* Lot 223 relates to Paul Revere’s purchase of 4 chaldrons (over five net tons) of coal, to fuel his metal-working furnaces in 1787. Revere signed the receipt issued by a Boston merchant and included a nine-word endorsement in his hand (est. $15,000-$20,000).
* Lot 112 is a 1783 document signed by George Washington granting a furlough and unconditional discharge to “Jerod Hummingston, Private in the 2d Regt’ Lt Drag (the Light Dragoons), having faithfully served the United States Three Years and being inlisted (sic) for the War only.” The one-page document is countersigned by Jonathan Trumbull, Jr., General Secretary.
* Lot 244 is a colorful Walt Disney signed Santa Fe & Disneyland Railroad and monorail pass issued to New York City transit authority director Sidney H. Bingham circa 1959, granting him free access to the railway for five years as an “honorary Vice-President.” (est. $8,000-$10,000).
* Lot 188 is a huge and fascinating archive documenting U.S. criminal history over a 50-year-long period, from 1875-1929. Items are from the Pinkerton National Detective Agency and other law enforcement agencies, and include newspaper clippings, photographs, Rogues Gallery illustrated portraits, wanted posters and broadsheets. The majority of the clippings relate to Pinkerton activities in Chicago, but information on foiled Lincoln assassination plots, Jesse James, Billy the Kid and “Diamond Jim” Fisk’s murderer is also included (est. $7,500-$9,500).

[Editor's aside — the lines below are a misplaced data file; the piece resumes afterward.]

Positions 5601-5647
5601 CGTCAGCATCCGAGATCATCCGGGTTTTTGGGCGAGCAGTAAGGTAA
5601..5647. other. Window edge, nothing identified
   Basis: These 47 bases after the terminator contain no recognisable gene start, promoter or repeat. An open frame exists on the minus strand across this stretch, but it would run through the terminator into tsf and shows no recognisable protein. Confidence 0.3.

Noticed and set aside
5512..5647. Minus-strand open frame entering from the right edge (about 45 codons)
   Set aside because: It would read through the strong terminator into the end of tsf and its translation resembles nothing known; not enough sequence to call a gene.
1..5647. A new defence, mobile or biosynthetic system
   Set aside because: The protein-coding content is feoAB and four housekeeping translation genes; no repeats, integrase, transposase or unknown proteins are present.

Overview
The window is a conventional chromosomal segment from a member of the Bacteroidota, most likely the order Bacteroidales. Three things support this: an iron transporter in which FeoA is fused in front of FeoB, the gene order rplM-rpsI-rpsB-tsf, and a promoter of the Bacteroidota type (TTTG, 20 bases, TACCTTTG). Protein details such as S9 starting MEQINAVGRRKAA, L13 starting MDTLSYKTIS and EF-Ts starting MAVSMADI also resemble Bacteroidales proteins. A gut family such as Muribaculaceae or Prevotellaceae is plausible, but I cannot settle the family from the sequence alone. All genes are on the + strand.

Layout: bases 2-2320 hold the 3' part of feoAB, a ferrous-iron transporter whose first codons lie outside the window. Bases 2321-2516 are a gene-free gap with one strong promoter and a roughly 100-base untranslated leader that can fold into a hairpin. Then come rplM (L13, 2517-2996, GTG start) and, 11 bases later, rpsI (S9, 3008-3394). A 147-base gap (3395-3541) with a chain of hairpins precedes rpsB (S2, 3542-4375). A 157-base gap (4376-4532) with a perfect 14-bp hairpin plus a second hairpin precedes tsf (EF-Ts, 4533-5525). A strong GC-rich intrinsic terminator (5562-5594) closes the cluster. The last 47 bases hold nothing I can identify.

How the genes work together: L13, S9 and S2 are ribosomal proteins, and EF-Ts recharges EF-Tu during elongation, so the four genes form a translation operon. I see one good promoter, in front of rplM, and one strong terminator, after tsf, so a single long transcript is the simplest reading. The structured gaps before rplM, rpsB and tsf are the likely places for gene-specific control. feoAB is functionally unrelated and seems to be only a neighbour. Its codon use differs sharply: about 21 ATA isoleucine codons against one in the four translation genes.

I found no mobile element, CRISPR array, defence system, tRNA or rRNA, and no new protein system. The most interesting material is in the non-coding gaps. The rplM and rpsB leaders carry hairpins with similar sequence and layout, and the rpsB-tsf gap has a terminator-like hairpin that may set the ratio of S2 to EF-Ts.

* Lot 1 is a John Adams autograph letter signed while president, addressed to Treasury Secretary Oliver Wolcott, Jr., alluding to America’s middling position in the international marketplace. “If you find any usefull (sic) hints in it, you know how to make use of them better than your humble servant,” Adams wrote, referring to a bold cover letter from a Baltimore man who claimed he knew how to make the U.S. more competitive against its European rivals (est. $7,000-$8,000).
* Lot 42 is a manuscript letter from 1837 signed by then-Col. Zachary Taylor, to fellow Col. Persifor F. Smith, to coordinate their efforts as part of Major Gen. Thomas Jessup’s plan to drive the Seminoles into the interior of southern Florida. Taylor writes, “the Indians did not want to shed any more blood...they had opportunities of killing the whites” (est. $3,500-$5,000).
* Lot 42 is a scarce period carte de visite image depicting sitting 17th U.S. President Andrew Johnson, signed and inscribed by him as “Andrew Johnson / Jany 23d 1869” on verso. The sepia-toned albumen photograph is mounted on a stock card and is encapsulated and PSA/DNA certified authentic (est. $3,000-$4,000).